Monthly Archives: November 2013

Actually, neither one of these things is a mountain lion.

Because I have a thing for wrongfooted warning signs (see also yesterday’s item):

ImageImageAt left is a sign near the gate at the Asilomar conference center and resort in Pacific Grove, CA. (PIcture taken a while ago but the sign is still there.)

Below is a sign in Fremont Peak State Park on the other side of Salinas from there.

Each one of these signs marks a huge patch of poison oak, which can release dangerous oils from the stems even when not in leaf. By comparison with which, who’s afraid of a little old mountain lion?

Will San Francisco accept “upscale” residential hotels?

The smart commenters on Socketsite, a local San Francisco real estate blog, are having a two-day conversation that may document a key moment in U.S. housing history. I’ve put up a Storify about it here, including counterpoint from an anti-gentrification conversation that some of us had about it on Twitter.

[Note: The Storify page is showing 404 errors on first click of the link. If you reload it ought to show up, or if not try this link to my Storify profile and backtrack.]

All this started early yesterday afternoon with the news that a developer proposed to build a new “upscale” residential hotel. For some time now, San Francisco developers have been putting up small units for frugal single professionals. But until now it has been under the heading of “micro-apartments“.

The first few Socketsite commenters responded with confusion and distaste, thinking of hotels as places where poor people live. But they’re not dumb. As of last night, and continuing today, the conversation has turned toward seeing middle-class hotel life as a business opportunity.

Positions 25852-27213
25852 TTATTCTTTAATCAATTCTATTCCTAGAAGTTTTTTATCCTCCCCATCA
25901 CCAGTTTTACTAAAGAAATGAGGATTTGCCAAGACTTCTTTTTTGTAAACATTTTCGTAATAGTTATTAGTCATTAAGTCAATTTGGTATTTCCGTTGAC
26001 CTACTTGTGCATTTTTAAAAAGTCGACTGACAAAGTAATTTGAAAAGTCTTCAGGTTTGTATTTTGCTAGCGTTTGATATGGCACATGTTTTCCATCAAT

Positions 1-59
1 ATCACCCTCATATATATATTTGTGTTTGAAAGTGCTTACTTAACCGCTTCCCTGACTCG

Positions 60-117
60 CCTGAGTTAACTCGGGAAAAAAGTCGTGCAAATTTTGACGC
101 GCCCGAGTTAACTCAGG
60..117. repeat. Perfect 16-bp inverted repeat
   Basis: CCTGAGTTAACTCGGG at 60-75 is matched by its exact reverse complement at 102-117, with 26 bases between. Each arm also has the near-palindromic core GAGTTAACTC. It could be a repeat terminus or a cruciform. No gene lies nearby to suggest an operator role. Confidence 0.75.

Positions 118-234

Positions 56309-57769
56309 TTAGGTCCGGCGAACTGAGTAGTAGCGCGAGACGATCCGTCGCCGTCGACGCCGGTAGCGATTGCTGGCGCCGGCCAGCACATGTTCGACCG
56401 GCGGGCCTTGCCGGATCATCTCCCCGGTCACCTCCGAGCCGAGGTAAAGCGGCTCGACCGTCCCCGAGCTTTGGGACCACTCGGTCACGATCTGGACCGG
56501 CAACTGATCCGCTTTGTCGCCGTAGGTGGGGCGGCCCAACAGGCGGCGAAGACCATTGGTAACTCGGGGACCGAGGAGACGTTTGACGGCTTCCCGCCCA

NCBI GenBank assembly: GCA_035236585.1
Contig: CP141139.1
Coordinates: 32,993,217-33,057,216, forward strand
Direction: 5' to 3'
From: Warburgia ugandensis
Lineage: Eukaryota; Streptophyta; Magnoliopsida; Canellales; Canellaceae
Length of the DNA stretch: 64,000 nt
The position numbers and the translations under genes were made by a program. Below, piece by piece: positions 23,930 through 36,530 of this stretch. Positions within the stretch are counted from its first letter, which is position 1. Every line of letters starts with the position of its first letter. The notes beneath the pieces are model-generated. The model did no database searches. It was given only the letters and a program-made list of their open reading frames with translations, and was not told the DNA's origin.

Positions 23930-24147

Residential hotels, known as “SROs” for “single-room occupancy”, have been stigmatized in San Francisco for two or three generations as places where only the poorest people would live. That was never entirely true but the assumption may have helped protect the rent-controlled tenancies of some actual low-income people. Because of anti-SRO snobbery, they arguably faced less competition for their housing.

Some of this attitude persists. Socketsite commenter Kyle has written this morning:

“There is no such thing as an “upscale” SRO. What kind of “upscale” people live in a room without a kitchen? This will very quickly become a place of filth and crime. I would rather live next to a homeless shelter than a seven story SRO.”

Apparently he’s never heard of the Waldorf-Astoria.

On the Storify page I’ve included some links to historical context for what, from here, seems to be a genuine turning point in American commercial attitudes.

[Added later: As one of the SocketSite commenters noted, some middle-class residential hotels operate under the label “extended stay”.

Meanwhile, a string of “mini-suites” in Seattle has moved another notch upward — but no more — in the level of stability suggested by its promotion page: “Short-term leases (even month-to-month) are available.”]

Boundaries South of Market, San Francisco

At left: hole in the patch in the fence that they put up after they shut down the King Street camp. At right: Fence on the north side of the highway onramp, blocking the shortcut between the Berry Street housing and the Fourth Street rail station, taken from near the place where they shut down the King Street camp.

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Right: five no-trespassing, no-parking and no-dogs signs. Count ’em, five.

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Below: Telling myself the scary Disney billboard is about Santa, not taking your car. That’s 850 Bryant in the background, AKA the Hall of Justice.

IMG_0574scaled 850 Bryant from Boardman Place.IMG_0576scaled County Jail public entranceIMG_0579scaled They really do mean Customer Service is off to the left. Customer Service means the building with the heavy-glassed transaction windows where you pay to get your car back.IMG_0582scaled Elementary school. I guess these gates are primarily to shut people out, not in?IMG_0583detail Digital gates.IMG_0585detail Home.IMG_0587

In search of Brautigan’s Cleveland Wrecking Yard

When Richard Brautigan went Trout Fishing in America he told a tale of riding the Number 15 bus — that means, south on Third Street along San Francisco’s southeast waterfront — to the Cleveland Wrecking Yard where they had a trout stream for sale by the foot. Fictional-sounding kind of geography to the place. Part of it is an outdoor storage yard but it also has a front show window. And then it seems to have a second story too since “the waterfalls are upstairs in the used plumbing department.”